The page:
CRO sponsoring coworking lab in Boston as area continues to see strong demand for space

By Melissa Fassbender contact

- Last updated on GMT

One of the shared laboratories at LabCentral’s Kendall Square, Cambridge, Mass., facility. (Image: Courtesy of LabCentral © Avis Photography)
One of the shared laboratories at LabCentral’s Kendall Square, Cambridge, Mass., facility. (Image: Courtesy of LabCentral © Avis Photography)

Related tags: CRO, Pfizer, Boston, Laboratory, Research

The CRO Calvert Laboratories is sponsoring a Boston-based coworking launchpad and will provide various services to the lab’s tenants.

Calvert Laboratories has become a gold sponsor of LabCentral, a coworking laboratory launchpad located in the Greater Boston area. Calvert is a non-clinical contract research organization (CRO) specializing in pharmacology services. The CRO’s LabCentral sponsorship will provide it with business development opportunities.

"We will be offering a wide range of non-clinical testing services to resident LabCentral companies to assist them in advancing their drug discovery and development programs from proof-of-concept stage through lead candidate selection,"​ Calvert CEO Michael Recny, PhD, told us.

Opened in 2014, LabCentral expanded in late 2017 with support from Pfizer and now has the capacity to serve approximately 450 scientists and entrepreneurs in the two-building campus.

Johannes Fruehauf, MD, PhD, president and CEO, Biolabs, president and executive director, LabCentral, said the sponsorship gives Calvert rights other non-sponsor companies do not have, such as privileged access, the ability to hold events, invitations to LabCentral events, among others.

“LabCentral works with many selected sponsors in a variety of industries to provide our companies with selected partners; these include service providers, equipment manufacturers, and pharmaceutical companies,”​ said Fruehauf.

Buoying biotech

The Boston market and others continue to see strong demand for lab space, Fruehauf said.

“The biotechnology industry is buoyed by the availability of capital,” ​he told us. This is seen in the public market though also has an effect on privately financed companies, he explained.

This can translate to inflated valuations for even early-stage companies, “which is dangerous for all involved,”​ explained Fruehauf. “However, the investor interest is also driven by real progress made in therapeutics and also other fields, including synthetic biology.”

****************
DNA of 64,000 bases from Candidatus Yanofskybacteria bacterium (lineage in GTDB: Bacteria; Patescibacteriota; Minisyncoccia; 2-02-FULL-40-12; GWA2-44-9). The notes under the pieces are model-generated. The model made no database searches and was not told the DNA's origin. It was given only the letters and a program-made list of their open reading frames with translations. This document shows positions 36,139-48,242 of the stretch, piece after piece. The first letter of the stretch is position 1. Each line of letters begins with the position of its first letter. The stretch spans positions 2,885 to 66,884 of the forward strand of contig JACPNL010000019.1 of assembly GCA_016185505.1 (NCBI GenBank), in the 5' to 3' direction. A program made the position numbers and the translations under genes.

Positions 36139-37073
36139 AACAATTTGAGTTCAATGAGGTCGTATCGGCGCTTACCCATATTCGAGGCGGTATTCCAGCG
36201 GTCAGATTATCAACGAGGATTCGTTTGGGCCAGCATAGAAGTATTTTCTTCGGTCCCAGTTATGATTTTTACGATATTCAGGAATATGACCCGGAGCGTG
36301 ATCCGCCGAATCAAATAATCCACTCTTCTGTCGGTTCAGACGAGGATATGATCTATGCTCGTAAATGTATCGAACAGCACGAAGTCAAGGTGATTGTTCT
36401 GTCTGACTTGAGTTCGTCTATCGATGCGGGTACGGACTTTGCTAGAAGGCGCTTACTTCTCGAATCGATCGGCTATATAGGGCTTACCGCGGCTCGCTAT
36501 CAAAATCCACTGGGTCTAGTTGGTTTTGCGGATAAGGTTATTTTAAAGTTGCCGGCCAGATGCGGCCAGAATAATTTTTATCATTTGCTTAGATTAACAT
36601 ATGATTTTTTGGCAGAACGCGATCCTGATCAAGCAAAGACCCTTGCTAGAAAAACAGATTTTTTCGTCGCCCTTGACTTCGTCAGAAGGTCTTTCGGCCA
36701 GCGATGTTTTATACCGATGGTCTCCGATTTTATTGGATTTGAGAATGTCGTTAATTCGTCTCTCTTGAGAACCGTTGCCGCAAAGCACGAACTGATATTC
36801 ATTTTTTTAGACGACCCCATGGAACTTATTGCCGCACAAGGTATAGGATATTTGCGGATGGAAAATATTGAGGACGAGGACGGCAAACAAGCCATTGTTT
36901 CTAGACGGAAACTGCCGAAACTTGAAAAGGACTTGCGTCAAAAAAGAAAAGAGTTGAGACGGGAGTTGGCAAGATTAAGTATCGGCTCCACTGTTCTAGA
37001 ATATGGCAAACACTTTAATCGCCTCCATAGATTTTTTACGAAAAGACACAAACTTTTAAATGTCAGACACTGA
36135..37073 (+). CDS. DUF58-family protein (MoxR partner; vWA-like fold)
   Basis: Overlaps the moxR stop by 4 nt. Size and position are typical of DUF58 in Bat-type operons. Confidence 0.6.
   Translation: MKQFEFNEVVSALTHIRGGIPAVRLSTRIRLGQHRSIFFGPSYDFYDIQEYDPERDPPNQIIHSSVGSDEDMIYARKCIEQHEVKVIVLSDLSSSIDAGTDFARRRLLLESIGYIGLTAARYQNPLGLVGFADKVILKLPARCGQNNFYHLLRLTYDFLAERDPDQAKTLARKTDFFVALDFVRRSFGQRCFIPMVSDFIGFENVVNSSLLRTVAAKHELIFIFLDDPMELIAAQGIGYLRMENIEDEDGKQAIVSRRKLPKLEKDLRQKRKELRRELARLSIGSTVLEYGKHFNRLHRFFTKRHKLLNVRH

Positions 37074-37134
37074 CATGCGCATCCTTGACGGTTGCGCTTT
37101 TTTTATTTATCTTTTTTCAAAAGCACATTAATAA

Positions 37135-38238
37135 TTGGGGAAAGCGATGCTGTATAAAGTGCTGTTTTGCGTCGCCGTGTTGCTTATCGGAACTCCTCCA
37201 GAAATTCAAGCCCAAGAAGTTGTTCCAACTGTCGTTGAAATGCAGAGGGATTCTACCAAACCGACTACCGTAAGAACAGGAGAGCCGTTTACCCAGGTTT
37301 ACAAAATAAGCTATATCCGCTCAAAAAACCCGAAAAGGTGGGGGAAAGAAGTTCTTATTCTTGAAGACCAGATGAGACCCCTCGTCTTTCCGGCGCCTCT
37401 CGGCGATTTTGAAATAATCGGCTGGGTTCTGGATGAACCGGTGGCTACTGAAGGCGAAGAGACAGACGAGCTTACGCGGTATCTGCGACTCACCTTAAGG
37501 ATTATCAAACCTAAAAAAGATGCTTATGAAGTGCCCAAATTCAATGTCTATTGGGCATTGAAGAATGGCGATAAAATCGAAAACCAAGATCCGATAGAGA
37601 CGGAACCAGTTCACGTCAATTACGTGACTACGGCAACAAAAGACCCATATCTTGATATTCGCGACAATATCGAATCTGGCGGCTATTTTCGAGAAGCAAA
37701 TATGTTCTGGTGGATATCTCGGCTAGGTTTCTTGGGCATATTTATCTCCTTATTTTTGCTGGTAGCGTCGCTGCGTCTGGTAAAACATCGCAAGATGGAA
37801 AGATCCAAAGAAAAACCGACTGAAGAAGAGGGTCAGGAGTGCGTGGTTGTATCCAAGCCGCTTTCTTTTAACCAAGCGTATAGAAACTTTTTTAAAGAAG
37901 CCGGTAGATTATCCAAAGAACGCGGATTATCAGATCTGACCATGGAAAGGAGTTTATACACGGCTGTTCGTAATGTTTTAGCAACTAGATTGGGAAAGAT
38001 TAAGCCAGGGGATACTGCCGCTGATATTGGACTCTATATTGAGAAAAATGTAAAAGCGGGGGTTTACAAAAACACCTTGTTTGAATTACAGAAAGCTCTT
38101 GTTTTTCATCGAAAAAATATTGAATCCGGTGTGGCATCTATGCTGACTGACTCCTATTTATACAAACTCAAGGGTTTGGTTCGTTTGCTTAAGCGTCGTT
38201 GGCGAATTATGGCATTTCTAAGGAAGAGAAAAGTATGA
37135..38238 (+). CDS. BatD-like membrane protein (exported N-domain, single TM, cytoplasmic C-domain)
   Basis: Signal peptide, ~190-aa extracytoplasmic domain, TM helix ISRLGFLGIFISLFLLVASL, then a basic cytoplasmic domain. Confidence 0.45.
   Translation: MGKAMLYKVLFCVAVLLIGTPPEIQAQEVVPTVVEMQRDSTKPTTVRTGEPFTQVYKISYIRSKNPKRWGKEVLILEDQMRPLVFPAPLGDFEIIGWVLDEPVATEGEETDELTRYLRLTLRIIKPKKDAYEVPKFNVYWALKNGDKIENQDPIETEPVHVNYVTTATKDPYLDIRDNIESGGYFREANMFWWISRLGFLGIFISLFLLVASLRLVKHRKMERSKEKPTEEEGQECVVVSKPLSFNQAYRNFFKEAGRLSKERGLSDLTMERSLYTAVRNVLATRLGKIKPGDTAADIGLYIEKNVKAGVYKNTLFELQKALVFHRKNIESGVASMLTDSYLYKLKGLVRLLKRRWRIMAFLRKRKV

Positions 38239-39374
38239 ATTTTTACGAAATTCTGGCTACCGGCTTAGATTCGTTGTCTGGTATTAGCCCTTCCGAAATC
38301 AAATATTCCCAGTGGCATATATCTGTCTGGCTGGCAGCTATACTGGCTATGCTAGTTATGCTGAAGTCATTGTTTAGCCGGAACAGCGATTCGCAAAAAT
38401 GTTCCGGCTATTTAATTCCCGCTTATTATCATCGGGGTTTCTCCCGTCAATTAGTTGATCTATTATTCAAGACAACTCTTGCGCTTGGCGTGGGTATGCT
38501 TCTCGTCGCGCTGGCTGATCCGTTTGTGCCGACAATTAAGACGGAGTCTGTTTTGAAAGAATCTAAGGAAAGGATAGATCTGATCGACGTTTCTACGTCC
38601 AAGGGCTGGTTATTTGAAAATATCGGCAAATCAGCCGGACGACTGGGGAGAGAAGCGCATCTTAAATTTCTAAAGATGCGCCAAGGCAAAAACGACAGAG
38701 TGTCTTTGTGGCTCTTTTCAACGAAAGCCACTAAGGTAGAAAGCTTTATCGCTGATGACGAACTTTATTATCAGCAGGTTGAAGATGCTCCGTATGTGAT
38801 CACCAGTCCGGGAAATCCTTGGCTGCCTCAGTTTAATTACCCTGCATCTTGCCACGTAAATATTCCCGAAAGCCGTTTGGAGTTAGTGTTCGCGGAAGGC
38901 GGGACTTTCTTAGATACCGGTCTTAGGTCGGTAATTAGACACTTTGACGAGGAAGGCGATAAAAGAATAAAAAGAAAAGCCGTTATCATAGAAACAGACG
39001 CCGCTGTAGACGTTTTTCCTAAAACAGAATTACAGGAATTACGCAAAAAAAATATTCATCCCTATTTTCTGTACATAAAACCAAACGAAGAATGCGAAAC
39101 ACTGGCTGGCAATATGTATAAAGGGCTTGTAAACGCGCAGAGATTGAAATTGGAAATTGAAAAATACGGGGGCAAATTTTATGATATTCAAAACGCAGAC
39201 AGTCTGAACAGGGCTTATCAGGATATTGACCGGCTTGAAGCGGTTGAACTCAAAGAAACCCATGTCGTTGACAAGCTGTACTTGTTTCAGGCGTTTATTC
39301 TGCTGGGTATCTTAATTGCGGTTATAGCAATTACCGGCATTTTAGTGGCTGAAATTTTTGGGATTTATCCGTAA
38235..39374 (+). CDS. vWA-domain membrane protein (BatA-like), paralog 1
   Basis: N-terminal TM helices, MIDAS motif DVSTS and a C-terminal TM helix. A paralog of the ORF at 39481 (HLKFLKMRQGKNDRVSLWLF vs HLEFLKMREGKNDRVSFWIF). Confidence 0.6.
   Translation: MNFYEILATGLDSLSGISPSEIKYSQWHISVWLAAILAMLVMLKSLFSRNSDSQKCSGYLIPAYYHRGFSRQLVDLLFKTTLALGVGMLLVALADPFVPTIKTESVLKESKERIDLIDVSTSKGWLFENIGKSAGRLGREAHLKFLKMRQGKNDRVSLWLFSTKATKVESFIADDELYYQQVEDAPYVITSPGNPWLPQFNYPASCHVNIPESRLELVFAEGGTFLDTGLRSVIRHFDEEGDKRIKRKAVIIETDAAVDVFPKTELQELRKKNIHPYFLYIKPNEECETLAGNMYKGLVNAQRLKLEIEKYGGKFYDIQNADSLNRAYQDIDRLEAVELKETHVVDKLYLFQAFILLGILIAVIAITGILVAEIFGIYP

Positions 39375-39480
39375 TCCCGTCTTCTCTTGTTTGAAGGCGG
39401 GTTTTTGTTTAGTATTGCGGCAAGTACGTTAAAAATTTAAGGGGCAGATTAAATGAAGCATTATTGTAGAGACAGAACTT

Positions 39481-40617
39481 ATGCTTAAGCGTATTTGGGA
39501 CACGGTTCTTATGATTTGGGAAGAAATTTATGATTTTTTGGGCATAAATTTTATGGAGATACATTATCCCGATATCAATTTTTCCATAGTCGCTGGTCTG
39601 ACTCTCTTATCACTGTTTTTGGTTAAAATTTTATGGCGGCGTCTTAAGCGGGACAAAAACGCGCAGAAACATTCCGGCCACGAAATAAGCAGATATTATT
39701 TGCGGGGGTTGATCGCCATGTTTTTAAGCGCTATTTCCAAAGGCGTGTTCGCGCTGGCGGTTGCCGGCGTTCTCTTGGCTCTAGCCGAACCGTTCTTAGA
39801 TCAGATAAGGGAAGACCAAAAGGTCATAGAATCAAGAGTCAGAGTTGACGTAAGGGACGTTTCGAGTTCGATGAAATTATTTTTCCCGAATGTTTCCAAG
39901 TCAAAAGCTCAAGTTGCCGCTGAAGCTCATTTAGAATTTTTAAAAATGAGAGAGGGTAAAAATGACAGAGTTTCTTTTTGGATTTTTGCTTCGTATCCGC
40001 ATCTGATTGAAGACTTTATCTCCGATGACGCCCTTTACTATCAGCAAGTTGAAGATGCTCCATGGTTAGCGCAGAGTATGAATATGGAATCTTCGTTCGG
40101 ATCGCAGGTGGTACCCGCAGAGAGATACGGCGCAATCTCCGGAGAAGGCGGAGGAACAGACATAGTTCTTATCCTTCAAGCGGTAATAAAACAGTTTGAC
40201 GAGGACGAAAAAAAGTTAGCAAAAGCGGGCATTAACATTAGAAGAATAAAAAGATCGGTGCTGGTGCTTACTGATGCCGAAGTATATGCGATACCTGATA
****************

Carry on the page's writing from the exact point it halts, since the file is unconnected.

Fruehauf noted that biologics are now “solid workhorses with mature technology,”​ but perhaps more importantly, “new technologies are showing promise in the clinic and new fields open up,”​ he added. Some examples of this include new generations of gene therapy vectors, RNA-targeting technologies, as well as breakthroughs in immunology.

“The availability of molecular diagnosis opens chances for targeted treatments for previously intractable conditions, including neurodegenerative diseases,”​ Fruehauf added.

Boston boom

Fruehauf said the Boston market continues to see the world-class science being developed into venture-funded startups. Here, he said, “the conversion of high-quality basic science, availability of talent, and abundance of knowledgeable venture capital drive the success.”

“Rents in the desirable locations of Kendall Square where proximity provides value to tenants continue to rise, opening opportunity for more development in Kendall Square, but also building opportunity for some secondary locations, such as Alewife and Watertown, and the Boston Seaport district,”​ Fruehauf added.

However, he said many early-stage companies resist moving further out of the area, such as to Waltham or Lexington, because “they see the risk of losing key talent.”

Boston’s outdated public transportation also poses a risk. “Only with a functioning and high-volume subway system will Boston/Cambridge be able to accommodate the further growth that is within reach,”​ Fruehauf said, adding that industry leaders have to demand action from government to fix these problems.

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